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A Journey of Surprises: MIKE LEIGH

Highlights from 20 Interviews (2009)

Director MIKE LEIGH

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Monday, March 30, 2009


A JOURNEY OF SURPRISES: MIKE LEIGH

BY PATRICK Z. McGAVIN


The films of British director Mike Leigh have their own social realist style, internal logic and freedom of expression. Happy-Go-Lucky, his 18th feature, is a jaunty, free-flowing mixture of the crude and the riotous. The title refers to a North London primary school teacher named Poppy, who is incarnated in a miraculous performance by Sally Hawkins.

The 65-year-old director is often inaccurately described as having an improvisational working style, when in fact his scripts are painstakingly developed out of collaborations with his actors. Leigh’s working method always produces its own style and rhythm. The most invigorating aspect of his new film is how he’s successfully liberated the story: The film has no plot to speak of, just a series of intertwined movements and actions orchestrated around the cheerfully optimistic personality of Poppy.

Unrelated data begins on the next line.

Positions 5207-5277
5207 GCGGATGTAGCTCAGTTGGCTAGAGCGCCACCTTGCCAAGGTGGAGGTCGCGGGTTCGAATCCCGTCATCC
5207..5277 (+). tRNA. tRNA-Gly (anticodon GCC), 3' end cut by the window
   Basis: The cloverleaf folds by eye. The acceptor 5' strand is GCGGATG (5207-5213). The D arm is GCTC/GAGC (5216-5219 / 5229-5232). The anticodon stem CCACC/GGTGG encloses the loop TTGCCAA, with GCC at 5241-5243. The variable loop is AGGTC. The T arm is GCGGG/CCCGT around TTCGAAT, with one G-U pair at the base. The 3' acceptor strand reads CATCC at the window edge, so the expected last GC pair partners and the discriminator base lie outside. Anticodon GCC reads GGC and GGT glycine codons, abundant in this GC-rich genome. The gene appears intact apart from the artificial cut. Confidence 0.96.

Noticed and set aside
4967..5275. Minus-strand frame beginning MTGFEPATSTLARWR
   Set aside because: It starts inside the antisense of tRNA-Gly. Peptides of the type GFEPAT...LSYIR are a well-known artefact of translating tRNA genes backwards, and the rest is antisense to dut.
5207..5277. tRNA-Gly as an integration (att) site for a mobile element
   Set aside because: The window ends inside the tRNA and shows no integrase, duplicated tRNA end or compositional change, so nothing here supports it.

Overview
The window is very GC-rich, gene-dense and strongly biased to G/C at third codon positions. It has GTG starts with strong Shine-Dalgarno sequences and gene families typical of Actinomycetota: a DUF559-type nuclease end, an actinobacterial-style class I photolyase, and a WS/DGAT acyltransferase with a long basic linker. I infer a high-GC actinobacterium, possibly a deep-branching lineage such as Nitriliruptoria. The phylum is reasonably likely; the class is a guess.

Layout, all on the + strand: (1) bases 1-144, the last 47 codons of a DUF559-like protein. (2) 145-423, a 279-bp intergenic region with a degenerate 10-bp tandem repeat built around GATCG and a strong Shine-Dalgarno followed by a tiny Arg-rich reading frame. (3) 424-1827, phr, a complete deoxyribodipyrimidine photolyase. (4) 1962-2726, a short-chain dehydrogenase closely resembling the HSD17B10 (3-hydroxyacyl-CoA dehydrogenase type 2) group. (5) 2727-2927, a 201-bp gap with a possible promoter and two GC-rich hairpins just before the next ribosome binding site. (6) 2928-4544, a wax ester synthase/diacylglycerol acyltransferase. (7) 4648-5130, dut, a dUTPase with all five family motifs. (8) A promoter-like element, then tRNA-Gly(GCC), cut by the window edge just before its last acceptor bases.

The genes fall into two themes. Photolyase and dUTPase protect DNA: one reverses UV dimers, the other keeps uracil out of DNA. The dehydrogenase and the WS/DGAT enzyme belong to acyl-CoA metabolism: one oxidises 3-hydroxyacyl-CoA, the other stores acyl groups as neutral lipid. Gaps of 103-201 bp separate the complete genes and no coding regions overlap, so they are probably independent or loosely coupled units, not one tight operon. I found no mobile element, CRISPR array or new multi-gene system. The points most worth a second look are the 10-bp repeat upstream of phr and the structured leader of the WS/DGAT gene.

Before the release of Happy-Go-Lucky late last year, Leigh spoke about his life, work and art.

Stop Smiling: Part of what makes the film so buoyant is that it feels completely unencumbered by the typical forms of exposition and plot. Did you feel liberated making it?

Mike Leigh: I know what you’re saying. The first thing is, there’s no such thing as a film with no narrative. There are things that happen and they happen sequentially. There are causal plots and cumulative plots. A film like Vera Drake is very clearly a causal plot; this is too. Poppy has her bicycle stolen, she takes driving lessons. There are a lot of things that simply build up a portrait of this person. What happens is not strictly causal.